Five Star Master Golfer
By Dr. T. J. Tomasi, Keiser University College of Golf Senior Faculty and Director of Research
What would golf be like if you didn’t keep score? It might be really fun, especially while you are learning – plus, it’s much easier to “learn.” But for about 95% of golfers, the barometer of progress is “what did you shoot?” Psychologist BF Skinner’s research shows that when people are punished, all they really learn is how to avoid punishment. And for too many golfers, bad scores elicit the ultimate form of avoidance – quitting the game. Bad scores are a form of punishment, but the good news is that the ‘bad’ in bad shot is attenuated by simply removing the penalty, i.e., don’t keep score. Case in Point: Paul Trevillion, an artist and avid amateur golfer reached a long par five in two mighty whacks. Left with a simple four-footer for his first ever eagle, he missed badly and became so affected by his failure to make three that he knocked his ball into the woods and vowed never to play another round of golf. Stewing over the inequity of a 300-yard drive down the middle counting the same as a four-foot putt, he resolved to skip the long game and became the best putter in the world. To do this, he invented one of the most unusual styles ever seen where he bent doubled over like a snooker player, grasping the shaft near the club’s neck. But it worked, and in money-putting matches, he was never beaten.
My impersonation of Paul Trevillion.
To avoid Trevillion’s fate while you are learning, perhaps the following golf protocol is in order:
1) Divide your effort into four areas [pillars]; your swing, equipment, your golf brain, and your golf body.
2) Find an instructor that will help you map out your acquisition of resources for each level of accomplishment in each area; i.e., she/he will outline what you need and show you how to get it.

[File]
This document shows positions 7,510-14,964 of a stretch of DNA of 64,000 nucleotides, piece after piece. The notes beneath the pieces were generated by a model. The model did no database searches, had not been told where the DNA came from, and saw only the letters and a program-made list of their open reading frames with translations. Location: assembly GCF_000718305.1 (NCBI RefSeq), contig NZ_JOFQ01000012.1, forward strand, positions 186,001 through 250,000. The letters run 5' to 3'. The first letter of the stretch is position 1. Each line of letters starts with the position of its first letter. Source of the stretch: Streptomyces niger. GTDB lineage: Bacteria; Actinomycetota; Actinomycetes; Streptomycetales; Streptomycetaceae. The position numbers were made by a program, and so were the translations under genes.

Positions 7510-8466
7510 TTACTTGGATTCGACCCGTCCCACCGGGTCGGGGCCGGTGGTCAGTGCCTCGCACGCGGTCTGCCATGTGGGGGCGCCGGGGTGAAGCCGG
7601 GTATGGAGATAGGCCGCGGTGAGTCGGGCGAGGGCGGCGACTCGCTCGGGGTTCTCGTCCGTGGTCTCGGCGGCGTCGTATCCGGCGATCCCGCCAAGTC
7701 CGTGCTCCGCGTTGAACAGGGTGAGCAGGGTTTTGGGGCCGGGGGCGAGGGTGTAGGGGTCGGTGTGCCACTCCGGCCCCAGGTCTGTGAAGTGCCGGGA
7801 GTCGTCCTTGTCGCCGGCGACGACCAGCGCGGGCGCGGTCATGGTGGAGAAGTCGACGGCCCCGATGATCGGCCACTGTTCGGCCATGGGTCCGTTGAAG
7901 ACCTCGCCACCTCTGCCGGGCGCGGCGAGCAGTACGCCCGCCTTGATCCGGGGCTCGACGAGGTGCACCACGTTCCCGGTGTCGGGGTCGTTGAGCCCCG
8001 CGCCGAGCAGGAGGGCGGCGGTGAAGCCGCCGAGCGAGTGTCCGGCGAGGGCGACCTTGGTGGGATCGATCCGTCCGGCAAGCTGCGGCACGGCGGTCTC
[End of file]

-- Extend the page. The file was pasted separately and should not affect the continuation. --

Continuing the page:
3) Develop a system of rewards which are allocated after you complete each level – as in the martial arts where they recognize expertise by awarding colored belts (white, green, blue, black, etc.).
Let’s say your instructor divides the swing acquisition pillar into grip, stance, ball position, aim/alignment, takeaway, setting the angle, the position at the top, slotting the club, release, and balance – each one is learned separately and rewarded by point system. You need a certain number of points before you progress to the next level – you must have 200 grip points (then you are a Master of the Grip) before you move to aim. You have four bag tags – one for each pillar, and when you complete all the levels in any pillar, you are awarded a “golden golfer star.” If there are 10 levels to the fitness pillar, you need 10 Silver Golfer Stars to get your Golden Golfer, a big bright star at the top of the bag tag that can be seen by all. Mastery in each pillar (four Golden Golfers) confers on you a fifth bag tag with the silhouette of a golden golfer and the words Five Star Master Golfer. This is just one of many templates that could be used to implement the gamification of golf.
If you’d like to study with Dr. Tomasi and other PGA Master Professionals, contact The College of Golf today.